Cloud // Cloud Storage
News
12/4/2008
12:18 PM
Connect Directly
Google+
Twitter
RSS
E-Mail
50%
50%

Review: Open-Source Office Suites Compared

In search of an alternative to Microsoft Office, we test OpenOffice.org, StarOffice from Sun, IBM's Lotus Symphony, KOffice for Linux, and AbiWord.

Lotus Symphony 1.2
IBM Corporation
Lotus Symphony

Also derived from the OpenOffice.org codebase, but to very different ends, IBM Lotus Symphony was recently introduced as a rejuvenation of the Lotus Symphony brand name. It's much less broad than OpenOffice.org itself -- there's only three major applications in the suite -- but there's also been that much more attention paid to each individual app. The whole suite also has a bit more polish and finesse to it, possibly because the range of applications is that much narrower to begin with.




IBM Lotus Symphony has only three major apps, but the whole suite has some polish and finesse.
(click for image gallery)

Symphony's three apps are a pretty good reflection of what most people do with an office suite: write documents, create spreadsheets, and assemble presentations. This doesn't mean other additions to the suite won't follow later on, though, and the suite checks automatically for new components or upgrades to existing ones. Converts from Office 2007 should be warned that OOXML is not supported out of the box, and right now there doesn't appear to be a plugin that supports it.

As with the KOffice suite, the individual apps all run within a tabbed interface. IBM's replaced the default OpenOffice.org icons and tools with a much nicer, more polished set of elements, including a set of dockable side panels for text properties that doesn't show up in the original program. That said, within each program, the feature mix is almost exactly the same as OpenOffice itself.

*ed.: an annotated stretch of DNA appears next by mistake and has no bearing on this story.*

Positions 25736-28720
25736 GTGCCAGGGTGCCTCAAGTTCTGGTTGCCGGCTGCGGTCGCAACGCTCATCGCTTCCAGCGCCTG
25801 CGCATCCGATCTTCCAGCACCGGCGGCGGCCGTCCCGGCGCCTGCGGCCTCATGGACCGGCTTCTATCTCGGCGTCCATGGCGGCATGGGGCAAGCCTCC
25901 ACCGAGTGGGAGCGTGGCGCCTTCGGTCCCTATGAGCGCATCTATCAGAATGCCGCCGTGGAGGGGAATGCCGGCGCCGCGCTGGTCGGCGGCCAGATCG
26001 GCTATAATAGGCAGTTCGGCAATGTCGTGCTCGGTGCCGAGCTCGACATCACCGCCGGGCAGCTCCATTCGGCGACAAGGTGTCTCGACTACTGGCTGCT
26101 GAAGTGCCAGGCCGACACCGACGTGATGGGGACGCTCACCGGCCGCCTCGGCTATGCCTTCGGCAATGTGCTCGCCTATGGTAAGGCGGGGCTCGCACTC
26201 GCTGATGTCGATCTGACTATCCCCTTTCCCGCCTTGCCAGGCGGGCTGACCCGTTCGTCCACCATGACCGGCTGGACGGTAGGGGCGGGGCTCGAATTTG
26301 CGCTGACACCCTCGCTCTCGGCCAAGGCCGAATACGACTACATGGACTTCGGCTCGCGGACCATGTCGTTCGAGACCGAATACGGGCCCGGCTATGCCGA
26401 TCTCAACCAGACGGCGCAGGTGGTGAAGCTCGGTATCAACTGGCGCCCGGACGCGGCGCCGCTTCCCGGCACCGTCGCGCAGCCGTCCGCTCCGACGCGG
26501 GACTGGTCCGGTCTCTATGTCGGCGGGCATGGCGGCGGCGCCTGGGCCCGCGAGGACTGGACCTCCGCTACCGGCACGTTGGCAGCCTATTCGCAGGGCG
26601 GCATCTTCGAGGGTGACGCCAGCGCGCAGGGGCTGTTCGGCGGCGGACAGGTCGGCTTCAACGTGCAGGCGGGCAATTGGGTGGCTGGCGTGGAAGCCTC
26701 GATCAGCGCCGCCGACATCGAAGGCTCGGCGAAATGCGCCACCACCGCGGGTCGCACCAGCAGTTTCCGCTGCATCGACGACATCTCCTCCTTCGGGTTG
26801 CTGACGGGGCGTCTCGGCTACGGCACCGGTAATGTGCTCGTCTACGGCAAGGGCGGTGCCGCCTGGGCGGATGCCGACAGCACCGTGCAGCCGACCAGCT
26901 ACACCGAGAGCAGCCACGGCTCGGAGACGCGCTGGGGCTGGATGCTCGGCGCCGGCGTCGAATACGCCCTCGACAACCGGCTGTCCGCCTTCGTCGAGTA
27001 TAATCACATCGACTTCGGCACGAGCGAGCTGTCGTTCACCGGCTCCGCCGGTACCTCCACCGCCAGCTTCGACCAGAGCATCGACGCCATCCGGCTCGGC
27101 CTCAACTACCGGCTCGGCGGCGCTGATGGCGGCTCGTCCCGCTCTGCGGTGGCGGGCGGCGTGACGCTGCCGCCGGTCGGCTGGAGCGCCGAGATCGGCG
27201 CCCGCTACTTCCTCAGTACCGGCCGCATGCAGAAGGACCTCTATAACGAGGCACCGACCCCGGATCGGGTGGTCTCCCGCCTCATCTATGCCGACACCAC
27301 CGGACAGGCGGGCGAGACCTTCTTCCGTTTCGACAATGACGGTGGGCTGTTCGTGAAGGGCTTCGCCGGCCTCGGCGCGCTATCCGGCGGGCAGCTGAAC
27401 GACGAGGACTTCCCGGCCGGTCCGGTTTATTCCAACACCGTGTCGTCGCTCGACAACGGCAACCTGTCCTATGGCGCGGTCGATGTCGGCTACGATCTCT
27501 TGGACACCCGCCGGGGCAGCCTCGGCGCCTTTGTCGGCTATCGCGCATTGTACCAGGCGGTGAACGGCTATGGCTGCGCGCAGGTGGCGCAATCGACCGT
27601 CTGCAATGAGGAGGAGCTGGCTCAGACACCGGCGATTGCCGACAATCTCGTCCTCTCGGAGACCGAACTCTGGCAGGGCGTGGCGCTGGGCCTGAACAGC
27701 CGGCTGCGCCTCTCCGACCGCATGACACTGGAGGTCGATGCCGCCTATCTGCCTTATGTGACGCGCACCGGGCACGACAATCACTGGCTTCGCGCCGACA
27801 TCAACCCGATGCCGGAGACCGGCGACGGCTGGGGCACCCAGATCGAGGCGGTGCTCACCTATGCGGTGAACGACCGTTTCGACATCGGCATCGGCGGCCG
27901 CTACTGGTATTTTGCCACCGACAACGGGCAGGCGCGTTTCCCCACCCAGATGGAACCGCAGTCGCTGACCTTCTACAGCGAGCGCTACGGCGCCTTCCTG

Sometimes that means features I could live without: the word-completion feature, enabled by default, is one of the first things I turned off.

IBM's clearly intended Symphony to be a starting point and a framework for further development, both in synchrony with OpenOffice and apart from it. One good example of this is the plugins available for Symphony -- they're patterned after the plugin system in OpenOffice.org as well, but the available plugins are entirely different and it doesn't appear that plugins from OpenOffice.org can be used in Symphony or vice versa. There also aren't as many plugins available for Symphony but a few of them look truly useful, such as one that exports presentations to standalone Flash files.

Previous
4 of 5
Next
Comment  | 
Print  | 
More Insights
Google in the Enterprise Survey
Google in the Enterprise Survey
There's no doubt Google has made headway into businesses: Just 28 percent discourage or ban use of its productivity ­products, and 69 percent cite Google Apps' good or excellent ­mobility. But progress could still stall: 59 percent of nonusers ­distrust the security of Google's cloud. Its data privacy is an open question, and 37 percent worry about integration.
Register for InformationWeek Newsletters
White Papers
Current Issue
InformationWeek Tech Digest September 18, 2014
Enterprise social network success starts and ends with integration. Here's how to finally make collaboration click.
Flash Poll
Video
Slideshows
Twitter Feed
InformationWeek Radio
Sponsored Live Streaming Video
Everything You've Been Told About Mobility Is Wrong
Attend this video symposium with Sean Wisdom, Global Director of Mobility Solutions, and learn about how you can harness powerful new products to mobilize your business potential.